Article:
Conventional Ferry

          

Considerable power needed with several engines and jet units or propellers and rudders


Fuel consumption usually much less than the total consumption of the vehicles carried

         

Flexible route, needs only a ramp

         

Qualified skipper needed

        

Survey and maintenance needed from time to time.

    

Radar required

       

No interference with river traffic

      

         

Can operate over varying depths

       

Requires skilled steering and can be hard to dock in extreme conditions

      

Has much interest to tourists

       

Much cheaper capital cost than comparable bridging. Bridges need maintenance too!

Cable Ferry

          

Only one medium power engine required, and no rudder.  Uses a positive drive with no slippage.

       

Fuel consumption even better, about 25% of that of the conventional ferry

            

Needs a ramp and cable(s)

        

Less qualified skipper needed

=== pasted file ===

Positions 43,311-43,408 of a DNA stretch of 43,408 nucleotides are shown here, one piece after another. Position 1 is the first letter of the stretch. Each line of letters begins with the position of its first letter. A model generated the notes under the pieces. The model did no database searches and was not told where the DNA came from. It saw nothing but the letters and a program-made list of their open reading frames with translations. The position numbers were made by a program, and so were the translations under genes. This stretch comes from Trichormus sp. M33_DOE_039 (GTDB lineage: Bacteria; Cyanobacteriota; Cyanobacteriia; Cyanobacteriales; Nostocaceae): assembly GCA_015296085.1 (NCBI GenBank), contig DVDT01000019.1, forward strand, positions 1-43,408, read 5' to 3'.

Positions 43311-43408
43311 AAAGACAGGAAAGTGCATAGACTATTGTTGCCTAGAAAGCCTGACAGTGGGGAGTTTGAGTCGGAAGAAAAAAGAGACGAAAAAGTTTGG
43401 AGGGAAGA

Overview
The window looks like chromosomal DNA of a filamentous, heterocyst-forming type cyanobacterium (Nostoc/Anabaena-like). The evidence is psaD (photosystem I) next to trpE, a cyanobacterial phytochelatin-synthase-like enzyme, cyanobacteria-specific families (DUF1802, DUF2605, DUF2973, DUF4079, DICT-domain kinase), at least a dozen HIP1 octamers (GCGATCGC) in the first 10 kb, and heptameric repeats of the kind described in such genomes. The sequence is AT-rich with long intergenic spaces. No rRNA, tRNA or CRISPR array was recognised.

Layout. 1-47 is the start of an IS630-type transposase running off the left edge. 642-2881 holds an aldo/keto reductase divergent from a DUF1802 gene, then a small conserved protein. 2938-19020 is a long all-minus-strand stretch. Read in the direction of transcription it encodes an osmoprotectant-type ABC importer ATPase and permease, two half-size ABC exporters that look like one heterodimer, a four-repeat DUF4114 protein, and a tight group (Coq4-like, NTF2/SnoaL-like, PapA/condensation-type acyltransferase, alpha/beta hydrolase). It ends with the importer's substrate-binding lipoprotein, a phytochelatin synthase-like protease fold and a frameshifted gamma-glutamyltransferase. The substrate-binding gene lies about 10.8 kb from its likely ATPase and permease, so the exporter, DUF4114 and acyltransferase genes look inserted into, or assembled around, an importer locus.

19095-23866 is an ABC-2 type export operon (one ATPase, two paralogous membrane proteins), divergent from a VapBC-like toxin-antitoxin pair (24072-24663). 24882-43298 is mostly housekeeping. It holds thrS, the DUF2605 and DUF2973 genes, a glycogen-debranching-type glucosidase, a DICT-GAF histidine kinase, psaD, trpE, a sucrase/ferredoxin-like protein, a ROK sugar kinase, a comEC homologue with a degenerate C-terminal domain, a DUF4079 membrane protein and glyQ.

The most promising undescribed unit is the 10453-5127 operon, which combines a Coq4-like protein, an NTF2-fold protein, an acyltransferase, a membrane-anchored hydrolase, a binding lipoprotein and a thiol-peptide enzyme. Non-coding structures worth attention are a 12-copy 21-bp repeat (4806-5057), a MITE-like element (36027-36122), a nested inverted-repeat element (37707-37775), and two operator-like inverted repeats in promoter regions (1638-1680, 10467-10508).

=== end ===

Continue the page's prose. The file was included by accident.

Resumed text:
Survey and maintenance needed including a new cable every few years, which takes one day.

           

Radar not essential

       

Very slight interference with river traffic because of the taut cable in front of the ferry when moving

      

Depths must not be too great

      

No steering required and can operate in almost any conditions

       

Has even more interest to tourists

       

Much cheaper to build and to operate than ordinary ferry


Comparison of Conventional  and Cable Ferries

Charts showing the present and shortened ferry routes.  Note that with the shorter route the depths are much less at the North end, giving the possibility of using an energy- and cost-efficient cable ferry.


The Difference to You

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Ferry from Kohukohu

A Shorter Route

About the Ferry

Whats a Cable Ferry?

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